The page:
The rest of the roster, however, or at least the top-six forward group, likely needs some work put into it. The other players on the list, including Sonny Milano, simply aren’t good enough to warrant being considered supporting stars. With that said, the Ducks do have some high-profile prospects who could come in and make their mark.
Mason McTavish looks to line up at centre in the next few years, and former late first-round picks, Jacob Perreault and Brayden Tracey will hopefully line up on the wings. From what we’ve seen from them so far in junior hockey and the AHL, these players look like they can provide support and some scoring.
McTavish may be the closest to having “star” potential given his performances against his peers. Still McTavish and Terry are a far cry from Mikko Rantanen, Gabriel Landeskog and Nazem Kadri. The Ducks need to find at least one more strong wing player to round out their top-six group.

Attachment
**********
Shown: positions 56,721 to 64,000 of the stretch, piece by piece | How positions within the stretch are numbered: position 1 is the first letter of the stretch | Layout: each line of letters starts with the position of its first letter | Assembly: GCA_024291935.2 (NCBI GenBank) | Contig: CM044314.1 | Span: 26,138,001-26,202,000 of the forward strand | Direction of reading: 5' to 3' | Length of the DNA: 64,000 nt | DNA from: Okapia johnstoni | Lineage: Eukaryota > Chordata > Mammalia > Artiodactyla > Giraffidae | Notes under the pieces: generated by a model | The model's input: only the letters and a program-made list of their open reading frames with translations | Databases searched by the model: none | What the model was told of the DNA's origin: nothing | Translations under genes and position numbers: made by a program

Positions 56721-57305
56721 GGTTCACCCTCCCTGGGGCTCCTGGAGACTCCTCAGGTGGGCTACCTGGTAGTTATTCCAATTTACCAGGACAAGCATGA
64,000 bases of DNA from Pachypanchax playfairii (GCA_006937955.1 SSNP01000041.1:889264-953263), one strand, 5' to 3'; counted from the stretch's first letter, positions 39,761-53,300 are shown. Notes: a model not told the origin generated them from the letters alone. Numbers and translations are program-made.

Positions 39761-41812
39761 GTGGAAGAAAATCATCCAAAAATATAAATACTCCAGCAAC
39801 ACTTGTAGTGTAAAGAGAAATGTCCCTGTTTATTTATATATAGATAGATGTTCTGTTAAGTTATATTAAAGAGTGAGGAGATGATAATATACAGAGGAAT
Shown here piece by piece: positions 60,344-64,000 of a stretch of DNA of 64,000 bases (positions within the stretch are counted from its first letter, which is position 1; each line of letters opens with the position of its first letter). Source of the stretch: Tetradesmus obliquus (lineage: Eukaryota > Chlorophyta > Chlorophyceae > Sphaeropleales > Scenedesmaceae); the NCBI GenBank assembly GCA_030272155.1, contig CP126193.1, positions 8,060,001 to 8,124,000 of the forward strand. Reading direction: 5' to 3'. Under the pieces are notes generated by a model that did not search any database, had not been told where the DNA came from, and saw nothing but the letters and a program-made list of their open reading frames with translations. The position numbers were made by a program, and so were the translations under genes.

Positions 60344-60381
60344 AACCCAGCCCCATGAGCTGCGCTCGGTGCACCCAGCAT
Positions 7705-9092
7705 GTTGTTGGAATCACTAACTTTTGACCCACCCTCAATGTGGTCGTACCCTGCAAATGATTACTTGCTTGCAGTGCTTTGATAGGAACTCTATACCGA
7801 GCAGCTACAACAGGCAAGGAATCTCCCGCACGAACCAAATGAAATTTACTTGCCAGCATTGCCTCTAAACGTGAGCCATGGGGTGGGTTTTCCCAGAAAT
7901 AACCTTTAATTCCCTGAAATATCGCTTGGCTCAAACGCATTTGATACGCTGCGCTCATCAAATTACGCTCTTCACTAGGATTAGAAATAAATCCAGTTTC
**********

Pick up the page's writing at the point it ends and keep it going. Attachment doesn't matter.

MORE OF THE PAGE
Whether they attempt to acquire that player via trade or by draft is uncertain. This season’s draft provides them with an opportunity to acquire a potential game-breaking talent in Brad Lambert, or strong support characters like Frank Nazar. Next season’s draft as well could bring in a strong player close to NHL readiness.
Another option, and plausibly a strong one given the Ducks have cap space to spend, is that Pat Verbeek may spin his surplus of second-round picks and depth prospects into legitimate NHL talent. There is no shortage of rumours regarding young players on the trade block this offseason, and Verbeek has both the cap space to absorb their contracts and the draft capital to make significant trades. It’s currently uncertain which way the Ducks will move, but it is certain that they will move in one of those ways. They’ll either make their picks or trade them, and the Ducks will be at least one top-six forward better for it.